It would be a bonus if Ayotte could remain true to herself. Politicians always do better when they believe what they're saying, even to the point of being ornery.

The attorney general's job has given Ayotte both a credential as a law-and-order Republican and a shelter from political posturing. Politically, she is almost a blank slate. She has the potential to make a great first impression on voters. Whatever happens in the long run, it would be a good thing for the state's lopsided political scene if she did.

Monday
Aug032009

RetakeCongress.com - Peter Schiff Live! Monday, August 3rd, 11am Eastern 

As part of the mass donation (MoneyBomb) day on August 7th, the RetakeCongress.com team is proud to be working with RepublicMedia.tv to bring you an hour with Peter Schiff.

Watch Video: http://www.republicmedia.tv

Listen on Radio: http://www.RevolutionBroadcasting.com

Monday, August 3rd, 11am Eastern

Watch ettaroLIVE! as host Sam A. Ettaro welcomes Peter to his show for vibrant discussion and more about RetakeCongress and his potential run for US Senate.

Watch LIVE on RMTV Channel 1 or Listen to our live radio simulcast on RevolutionBroadcasting.

Please take part in our effort to support Peter's fledgling campaign and make the RetakeCongress effort one for the history books! Don't forget to tell your friends!

Pledge to be part of the mass donation day:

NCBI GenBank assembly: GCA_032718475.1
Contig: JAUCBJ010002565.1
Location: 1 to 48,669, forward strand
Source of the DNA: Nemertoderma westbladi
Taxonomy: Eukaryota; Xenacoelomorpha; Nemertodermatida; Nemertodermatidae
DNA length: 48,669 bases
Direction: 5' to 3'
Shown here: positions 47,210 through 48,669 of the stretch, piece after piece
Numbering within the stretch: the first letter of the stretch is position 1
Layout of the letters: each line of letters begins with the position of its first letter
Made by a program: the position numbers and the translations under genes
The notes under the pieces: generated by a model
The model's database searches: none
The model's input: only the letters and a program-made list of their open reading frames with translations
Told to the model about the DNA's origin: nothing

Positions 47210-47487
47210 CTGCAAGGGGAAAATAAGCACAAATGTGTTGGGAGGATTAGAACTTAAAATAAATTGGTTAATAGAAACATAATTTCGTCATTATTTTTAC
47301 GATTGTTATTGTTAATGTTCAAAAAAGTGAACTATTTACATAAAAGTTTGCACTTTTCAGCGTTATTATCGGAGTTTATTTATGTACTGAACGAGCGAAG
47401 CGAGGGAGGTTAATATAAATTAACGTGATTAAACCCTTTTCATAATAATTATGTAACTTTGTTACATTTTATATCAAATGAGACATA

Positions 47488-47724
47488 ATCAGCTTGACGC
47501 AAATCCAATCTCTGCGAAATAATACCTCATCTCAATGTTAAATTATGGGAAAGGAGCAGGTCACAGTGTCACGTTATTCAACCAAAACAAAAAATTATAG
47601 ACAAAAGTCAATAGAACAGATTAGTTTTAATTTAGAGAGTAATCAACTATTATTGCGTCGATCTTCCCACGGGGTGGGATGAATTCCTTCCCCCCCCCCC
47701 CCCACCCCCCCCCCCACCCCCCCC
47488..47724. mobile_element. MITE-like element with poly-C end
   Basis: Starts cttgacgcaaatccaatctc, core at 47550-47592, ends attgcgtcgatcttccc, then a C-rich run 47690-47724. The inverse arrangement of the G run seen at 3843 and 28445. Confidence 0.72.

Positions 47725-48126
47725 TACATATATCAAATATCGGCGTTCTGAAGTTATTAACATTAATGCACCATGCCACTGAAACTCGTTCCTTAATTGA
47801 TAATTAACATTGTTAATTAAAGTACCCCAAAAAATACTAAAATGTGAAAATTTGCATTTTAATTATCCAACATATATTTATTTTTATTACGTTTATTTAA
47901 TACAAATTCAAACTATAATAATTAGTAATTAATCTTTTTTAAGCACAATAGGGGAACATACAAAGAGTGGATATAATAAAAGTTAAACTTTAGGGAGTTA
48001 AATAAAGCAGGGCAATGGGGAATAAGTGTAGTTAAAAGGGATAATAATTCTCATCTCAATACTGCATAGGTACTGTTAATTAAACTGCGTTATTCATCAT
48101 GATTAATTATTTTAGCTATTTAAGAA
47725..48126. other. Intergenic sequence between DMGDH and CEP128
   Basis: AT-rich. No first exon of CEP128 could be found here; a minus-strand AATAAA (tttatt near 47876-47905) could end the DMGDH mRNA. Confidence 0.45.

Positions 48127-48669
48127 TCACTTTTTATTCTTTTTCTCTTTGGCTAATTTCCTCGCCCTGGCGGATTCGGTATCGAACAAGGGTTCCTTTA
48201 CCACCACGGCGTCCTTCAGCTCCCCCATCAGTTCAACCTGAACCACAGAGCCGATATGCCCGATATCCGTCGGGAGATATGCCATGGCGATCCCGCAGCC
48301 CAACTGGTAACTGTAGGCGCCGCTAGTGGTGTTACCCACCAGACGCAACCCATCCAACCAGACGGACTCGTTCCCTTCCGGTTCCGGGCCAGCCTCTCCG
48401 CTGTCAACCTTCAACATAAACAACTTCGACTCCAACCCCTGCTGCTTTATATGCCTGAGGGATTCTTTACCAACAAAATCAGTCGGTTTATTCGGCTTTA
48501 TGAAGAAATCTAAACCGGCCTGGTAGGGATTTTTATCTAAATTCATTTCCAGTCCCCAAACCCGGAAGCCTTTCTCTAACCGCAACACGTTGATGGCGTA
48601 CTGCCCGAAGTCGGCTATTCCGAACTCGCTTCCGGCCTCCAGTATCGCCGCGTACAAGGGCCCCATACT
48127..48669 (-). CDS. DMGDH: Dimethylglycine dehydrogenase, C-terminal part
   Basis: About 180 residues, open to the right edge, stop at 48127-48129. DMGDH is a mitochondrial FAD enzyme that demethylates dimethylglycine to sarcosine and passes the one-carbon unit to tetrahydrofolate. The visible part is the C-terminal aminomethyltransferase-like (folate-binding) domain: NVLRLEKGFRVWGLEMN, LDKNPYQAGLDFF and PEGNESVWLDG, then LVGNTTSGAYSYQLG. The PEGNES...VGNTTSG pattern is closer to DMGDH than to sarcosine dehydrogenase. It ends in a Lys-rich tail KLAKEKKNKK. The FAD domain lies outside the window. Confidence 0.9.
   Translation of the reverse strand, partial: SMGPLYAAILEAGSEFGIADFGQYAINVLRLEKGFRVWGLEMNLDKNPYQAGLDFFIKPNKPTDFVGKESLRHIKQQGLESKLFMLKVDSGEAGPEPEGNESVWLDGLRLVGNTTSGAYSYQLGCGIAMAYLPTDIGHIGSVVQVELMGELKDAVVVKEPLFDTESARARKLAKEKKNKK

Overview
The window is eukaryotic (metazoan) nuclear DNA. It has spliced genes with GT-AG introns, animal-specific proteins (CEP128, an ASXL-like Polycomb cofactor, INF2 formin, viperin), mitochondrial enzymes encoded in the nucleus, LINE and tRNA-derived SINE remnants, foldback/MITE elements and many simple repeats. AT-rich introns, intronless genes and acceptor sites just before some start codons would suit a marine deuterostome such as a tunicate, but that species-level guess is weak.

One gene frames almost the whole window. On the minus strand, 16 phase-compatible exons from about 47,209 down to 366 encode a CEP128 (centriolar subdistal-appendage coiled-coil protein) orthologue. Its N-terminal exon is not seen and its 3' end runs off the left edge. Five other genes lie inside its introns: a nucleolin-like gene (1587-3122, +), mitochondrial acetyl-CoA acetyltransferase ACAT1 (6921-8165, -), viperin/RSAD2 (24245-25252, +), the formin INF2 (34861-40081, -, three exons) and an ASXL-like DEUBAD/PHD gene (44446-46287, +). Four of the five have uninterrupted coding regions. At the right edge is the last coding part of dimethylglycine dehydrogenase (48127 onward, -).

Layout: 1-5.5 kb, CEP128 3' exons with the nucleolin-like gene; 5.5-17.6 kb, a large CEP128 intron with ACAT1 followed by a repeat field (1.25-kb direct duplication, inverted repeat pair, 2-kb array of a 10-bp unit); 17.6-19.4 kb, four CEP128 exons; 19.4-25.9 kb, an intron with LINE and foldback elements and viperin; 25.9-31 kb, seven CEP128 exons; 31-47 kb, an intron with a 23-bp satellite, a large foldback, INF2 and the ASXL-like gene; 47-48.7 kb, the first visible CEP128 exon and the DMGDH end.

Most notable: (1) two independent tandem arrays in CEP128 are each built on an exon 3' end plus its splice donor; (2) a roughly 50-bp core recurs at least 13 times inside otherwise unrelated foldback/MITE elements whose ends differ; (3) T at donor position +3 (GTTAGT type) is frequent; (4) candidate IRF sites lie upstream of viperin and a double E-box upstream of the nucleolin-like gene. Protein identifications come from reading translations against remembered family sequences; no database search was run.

http://www.schiffathon.com

Learn all about our effort to Retake Congress:

http://www.retakecongress.com

Sunday
Aug022009

Manchester Mayor Frank Guinta's public schedule (August 1-9, 2009) 

Sunday, August 2, 2009

TBD – Huntington’s Disease Awareness block party; St. Marie’s Church, (behind Notre Dame Ave.); Manchester

Event goes from 1:00 p.m. – 7:00 p.m.; Mayor’s attendance TBD

 

Wednesday, August 5, 2009

6:45 p.m. – American Legion Regional Baseball Tournament opening banquet; Henry J. Sweeney American Legion Post 2; Maple St.; Manchester

 

Thursday, August 6, 2009

6:30 p.m. – Special meeting of the Board of School Committee (personnel discussions); 286 Commercial St.; Manchester

 

Sunday, August 9, 2009

6:30 p.m. – National Amputee Golf Association reception; Manchester Country Club; 180 South River Road; Bedford

 

Please contact Mark Laliberte at (603) 624-6500 or mlaliberte@manchesternh.gov for more information about any of these events.